Co-operative Bank: Damning report blames near collapse on botched takeover and blundering bosses
- Mirror 30th Apr 2014 00:00:00 GMT +0300
A damning report has blamed the Co-operative Bank's near collapse on a botched takeover and blundering bosses.
A review, by Sir Christopher Kelly, is scathing of the bank board both before and after its disastrous purchase of the Britannia Building Society in 2009.
The deal lumbered the Co-op with toxic debts which, along with other "serious failures", triggered a £1.5billion funding shortfall.
Former chairman and Methodist minister Paul Flowers, who was later at the centre of drug taking allegations, was able to get the job despite having no banking experience.
The 155 page report also condemns the way the wider Co-operative Group, of which the bank is just a part, is run.
The crisis at the bank contributed to the Co-op posting record losses of £2.5bn last year.
Sir Christopher said: "This report tells a sorry story of failings in management and governance in many levels.
"The roots of the shortfall lie in the merger between the bank and the Britannia Building Society which should never have happened.
"Both organisations had problems. Bringing them together exacerbated those problems.
"It might have worked if the merged organisation had received first class leadership. Sadly it did not."
The Co-op's ill fated takeover of the Britannia saw it balloon in size, going from having £15bn of assets, 90 branches and 500,000 customers to a £50bn balance sheet, 344 outlets and 3.4m customers.
The Britannia, the country's second biggest building society, had grown commercial lending rapidly, which proved profitable through the boom years.
However, now disbanded regulator the Financial Services Authority was worried enough about the riskiness of the lending to put it on a watch list.
According to the report, the Co-op carried out "startling" few checks into the state of the Britannia's finances.
Analysis of 30 of its largest commercial loans was carried out over the space of just two days, two weeks before the deal was signed.
What the report calls the "debacle" at the bank was soon exposed when the credit crunch erupted, and lenders were staved of wholesale funding.
Regulators ordered the Co-op Bank to dramatically increase its capital cushion from £1.9bn to £3.4bn between 2009 and January 2013.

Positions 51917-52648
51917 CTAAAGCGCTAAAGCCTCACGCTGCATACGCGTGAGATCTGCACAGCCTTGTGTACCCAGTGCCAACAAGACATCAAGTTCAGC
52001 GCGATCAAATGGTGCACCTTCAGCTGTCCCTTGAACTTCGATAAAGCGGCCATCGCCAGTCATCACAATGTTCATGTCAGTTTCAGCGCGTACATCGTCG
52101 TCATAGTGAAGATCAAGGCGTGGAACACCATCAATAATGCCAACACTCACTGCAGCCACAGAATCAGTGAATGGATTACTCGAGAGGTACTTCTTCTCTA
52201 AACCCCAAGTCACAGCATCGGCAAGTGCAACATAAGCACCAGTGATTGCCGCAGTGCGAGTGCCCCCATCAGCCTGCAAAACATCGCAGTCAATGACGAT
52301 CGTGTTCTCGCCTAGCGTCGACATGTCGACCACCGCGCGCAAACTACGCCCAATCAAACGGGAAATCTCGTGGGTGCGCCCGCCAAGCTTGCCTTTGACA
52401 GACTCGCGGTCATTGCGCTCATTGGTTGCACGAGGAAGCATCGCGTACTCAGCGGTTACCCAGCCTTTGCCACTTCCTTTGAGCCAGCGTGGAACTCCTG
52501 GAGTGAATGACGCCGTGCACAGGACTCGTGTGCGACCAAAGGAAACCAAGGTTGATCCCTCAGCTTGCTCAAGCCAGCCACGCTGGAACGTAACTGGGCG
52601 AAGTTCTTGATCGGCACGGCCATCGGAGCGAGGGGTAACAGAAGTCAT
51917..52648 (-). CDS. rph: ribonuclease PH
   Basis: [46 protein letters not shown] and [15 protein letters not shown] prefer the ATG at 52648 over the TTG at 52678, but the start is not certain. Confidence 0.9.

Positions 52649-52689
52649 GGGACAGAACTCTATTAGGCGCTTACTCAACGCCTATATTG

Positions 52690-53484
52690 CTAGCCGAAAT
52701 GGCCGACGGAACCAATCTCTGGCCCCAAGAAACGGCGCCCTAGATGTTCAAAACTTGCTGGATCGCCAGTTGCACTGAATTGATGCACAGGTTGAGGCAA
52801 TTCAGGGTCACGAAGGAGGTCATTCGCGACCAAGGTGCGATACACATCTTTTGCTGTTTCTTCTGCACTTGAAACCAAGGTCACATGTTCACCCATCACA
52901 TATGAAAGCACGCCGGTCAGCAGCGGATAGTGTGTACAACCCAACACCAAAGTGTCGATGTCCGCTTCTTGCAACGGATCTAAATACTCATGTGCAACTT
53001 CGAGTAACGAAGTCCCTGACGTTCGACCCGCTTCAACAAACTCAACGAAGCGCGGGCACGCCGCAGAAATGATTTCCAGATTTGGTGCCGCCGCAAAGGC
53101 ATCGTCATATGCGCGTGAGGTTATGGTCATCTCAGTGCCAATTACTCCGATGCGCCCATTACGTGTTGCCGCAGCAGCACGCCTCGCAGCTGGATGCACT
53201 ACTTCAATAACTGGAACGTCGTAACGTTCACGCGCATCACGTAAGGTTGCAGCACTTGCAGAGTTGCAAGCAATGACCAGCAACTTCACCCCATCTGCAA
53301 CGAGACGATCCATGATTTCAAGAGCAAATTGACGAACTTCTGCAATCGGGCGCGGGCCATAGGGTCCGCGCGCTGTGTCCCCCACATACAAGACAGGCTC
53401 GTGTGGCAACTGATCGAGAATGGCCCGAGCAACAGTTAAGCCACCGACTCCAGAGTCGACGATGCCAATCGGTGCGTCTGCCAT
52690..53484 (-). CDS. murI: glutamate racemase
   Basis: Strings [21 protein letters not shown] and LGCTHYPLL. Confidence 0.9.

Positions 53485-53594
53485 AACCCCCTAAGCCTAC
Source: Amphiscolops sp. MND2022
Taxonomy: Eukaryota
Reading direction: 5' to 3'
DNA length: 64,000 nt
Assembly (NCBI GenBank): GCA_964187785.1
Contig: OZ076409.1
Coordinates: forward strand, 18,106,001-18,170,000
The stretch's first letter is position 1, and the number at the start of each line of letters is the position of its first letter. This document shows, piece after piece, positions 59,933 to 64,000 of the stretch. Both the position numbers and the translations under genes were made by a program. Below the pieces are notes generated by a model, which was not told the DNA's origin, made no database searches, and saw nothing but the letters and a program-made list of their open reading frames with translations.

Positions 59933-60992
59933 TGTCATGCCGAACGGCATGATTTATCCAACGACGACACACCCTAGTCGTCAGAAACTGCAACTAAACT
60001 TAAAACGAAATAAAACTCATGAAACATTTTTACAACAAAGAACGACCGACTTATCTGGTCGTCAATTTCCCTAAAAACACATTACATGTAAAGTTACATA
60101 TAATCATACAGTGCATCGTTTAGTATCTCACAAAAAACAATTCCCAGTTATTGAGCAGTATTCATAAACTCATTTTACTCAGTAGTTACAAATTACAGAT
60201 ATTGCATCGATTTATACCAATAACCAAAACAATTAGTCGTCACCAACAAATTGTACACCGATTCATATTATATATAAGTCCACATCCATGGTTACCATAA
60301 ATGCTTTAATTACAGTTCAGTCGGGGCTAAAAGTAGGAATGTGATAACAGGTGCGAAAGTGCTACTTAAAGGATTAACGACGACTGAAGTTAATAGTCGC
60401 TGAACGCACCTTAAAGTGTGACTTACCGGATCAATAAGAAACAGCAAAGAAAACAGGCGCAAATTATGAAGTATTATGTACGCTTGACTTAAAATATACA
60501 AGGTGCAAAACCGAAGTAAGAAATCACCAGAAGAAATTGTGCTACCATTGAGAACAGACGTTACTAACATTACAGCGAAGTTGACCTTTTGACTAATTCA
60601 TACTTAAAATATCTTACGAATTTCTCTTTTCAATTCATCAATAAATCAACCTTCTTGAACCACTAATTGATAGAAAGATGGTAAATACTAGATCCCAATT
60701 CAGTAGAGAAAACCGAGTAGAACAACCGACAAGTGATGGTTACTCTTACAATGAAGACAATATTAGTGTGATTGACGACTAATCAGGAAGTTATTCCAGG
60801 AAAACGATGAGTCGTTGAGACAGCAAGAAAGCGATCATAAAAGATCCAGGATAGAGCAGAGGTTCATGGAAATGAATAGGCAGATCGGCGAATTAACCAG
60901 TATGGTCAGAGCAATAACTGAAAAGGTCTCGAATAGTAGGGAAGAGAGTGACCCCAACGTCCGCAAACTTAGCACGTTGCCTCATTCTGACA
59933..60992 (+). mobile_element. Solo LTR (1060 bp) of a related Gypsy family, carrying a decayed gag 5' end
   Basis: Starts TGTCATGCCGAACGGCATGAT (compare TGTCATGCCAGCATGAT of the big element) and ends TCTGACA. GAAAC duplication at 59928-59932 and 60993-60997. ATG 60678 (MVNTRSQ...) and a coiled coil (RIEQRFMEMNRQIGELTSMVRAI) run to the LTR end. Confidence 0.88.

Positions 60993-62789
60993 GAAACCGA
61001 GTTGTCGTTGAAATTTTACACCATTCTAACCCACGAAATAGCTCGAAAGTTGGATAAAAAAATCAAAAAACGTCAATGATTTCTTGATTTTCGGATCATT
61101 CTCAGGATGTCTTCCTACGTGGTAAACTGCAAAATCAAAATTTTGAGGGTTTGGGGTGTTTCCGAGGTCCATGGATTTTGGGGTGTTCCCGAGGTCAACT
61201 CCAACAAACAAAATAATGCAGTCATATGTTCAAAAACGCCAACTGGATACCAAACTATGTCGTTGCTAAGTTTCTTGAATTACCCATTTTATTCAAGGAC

Despite the impending crisis, the Co-op ploughed ahead with trying to buy 632 bank branches from Lloyds.
The deal eventually collapsed but revealed the scale of the crisis within the Co-op.
The review, which cost £4.4m, said regulators had been making "warning noises" about the Co-op's looming problems for some time.
Sir Christopher is also critical of management after the merger, including Britiannia boss Neville Richardson who was made chief executive of the enlarged bank despite never having worked at a bank.
Mr Richardson denied Britannia's bad loans were to blame for the Co-op's demise, telling MPs the problems came after the takeover.
The report also condemns the group for hiring bank chairman Paul Flowers who was later engulfed in drugs shame allegations.
Reverend Flowers stepped down as chairman last June after the bank reported deep losses, which have since risen to £1.3bn for 2013.
He has been charged with possession of a cocktail of drugs including cocaine and crystal meth.
The report says the bank hired "an individual who manifestly did not have the appropriate experience."
Sir Christopher, who pledges his support for the wider co-operative movement, nevertheless makes a series of recommendations for shaking up the way the bank is run, and for spotting future crisis.
He says: "Most of the lessons are not new. Some are so basic that it should be a matter of considerable regret to those involved in the past management and governance of the bank and group that they needed to be learnt again."
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